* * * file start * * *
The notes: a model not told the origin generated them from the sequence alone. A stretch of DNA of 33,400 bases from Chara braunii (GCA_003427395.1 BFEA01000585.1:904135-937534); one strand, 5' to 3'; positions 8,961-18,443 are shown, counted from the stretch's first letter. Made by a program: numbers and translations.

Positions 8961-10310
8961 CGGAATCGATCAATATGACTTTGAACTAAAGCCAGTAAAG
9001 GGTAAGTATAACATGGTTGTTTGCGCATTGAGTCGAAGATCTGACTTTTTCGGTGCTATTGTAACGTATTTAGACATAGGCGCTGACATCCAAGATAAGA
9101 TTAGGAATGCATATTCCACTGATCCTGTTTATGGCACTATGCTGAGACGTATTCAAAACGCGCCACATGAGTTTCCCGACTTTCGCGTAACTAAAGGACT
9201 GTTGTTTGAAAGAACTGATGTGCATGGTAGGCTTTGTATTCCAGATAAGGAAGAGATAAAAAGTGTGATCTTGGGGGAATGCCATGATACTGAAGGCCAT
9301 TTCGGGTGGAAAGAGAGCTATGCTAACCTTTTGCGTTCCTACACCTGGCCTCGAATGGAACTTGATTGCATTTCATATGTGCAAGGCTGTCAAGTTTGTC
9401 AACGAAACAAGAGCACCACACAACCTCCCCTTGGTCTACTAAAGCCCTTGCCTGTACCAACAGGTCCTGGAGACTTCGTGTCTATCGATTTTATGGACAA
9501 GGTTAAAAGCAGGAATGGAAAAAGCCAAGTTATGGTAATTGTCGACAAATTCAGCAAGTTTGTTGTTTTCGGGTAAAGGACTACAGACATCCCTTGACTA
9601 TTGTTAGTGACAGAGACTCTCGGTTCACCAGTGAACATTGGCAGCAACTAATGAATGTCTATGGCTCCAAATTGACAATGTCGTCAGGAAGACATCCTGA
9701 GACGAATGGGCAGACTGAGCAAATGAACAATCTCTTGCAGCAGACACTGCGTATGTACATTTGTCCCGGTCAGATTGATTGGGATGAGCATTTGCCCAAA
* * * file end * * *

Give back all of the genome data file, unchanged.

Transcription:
The notes: a model not told the origin generated them from the sequence alone. A stretch of DNA of 33,400 bases from Chara braunii (GCA_003427395.1 BFEA01000585.1:904135-937534); one strand, 5' to 3'; positions 8,961-18,443 are shown, counted from the stretch's first letter. Made by a program: numbers and translations.

Positions 8961-10310
8961 CGGAATCGATCAATATGACTTTGAACTAAAGCCAGTAAAG
9001 GGTAAGTATAACATGGTTGTTTGCGCATTGAGTCGAAGATCTGACTTTTTCGGTGCTATTGTAACGTATTTAGACATAGGCGCTGACATCCAAGATAAGA
9101 TTAGGAATGCATATTCCACTGATCCTGTTTATGGCACTATGCTGAGACGTATTCAAAACGCGCCACATGAGTTTCCCGACTTTCGCGTAACTAAAGGACT
9201 GTTGTTTGAAAGAACTGATGTGCATGGTAGGCTTTGTATTCCAGATAAGGAAGAGATAAAAAGTGTGATCTTGGGGGAATGCCATGATACTGAAGGCCAT
9301 TTCGGGTGGAAAGAGAGCTATGCTAACCTTTTGCGTTCCTACACCTGGCCTCGAATGGAACTTGATTGCATTTCATATGTGCAAGGCTGTCAAGTTTGTC
9401 AACGAAACAAGAGCACCACACAACCTCCCCTTGGTCTACTAAAGCCCTTGCCTGTACCAACAGGTCCTGGAGACTTCGTGTCTATCGATTTTATGGACAA
9501 GGTTAAAAGCAGGAATGGAAAAAGCCAAGTTATGGTAATTGTCGACAAATTCAGCAAGTTTGTTGTTTTCGGGTAAAGGACTACAGACATCCCTTGACTA
9601 TTGTTAGTGACAGAGACTCTCGGTTCACCAGTGAACATTGGCAGCAACTAATGAATGTCTATGGCTCCAAATTGACAATGTCGTCAGGAAGACATCCTGA
9701 GACGAATGGGCAGACTGAGCAAATGAACAATCTCTTGCAGCAGACACTGCGTATGTACATTTGTCCCGGTCAGATTGATTGGGATGAGCATTTGCCCAAA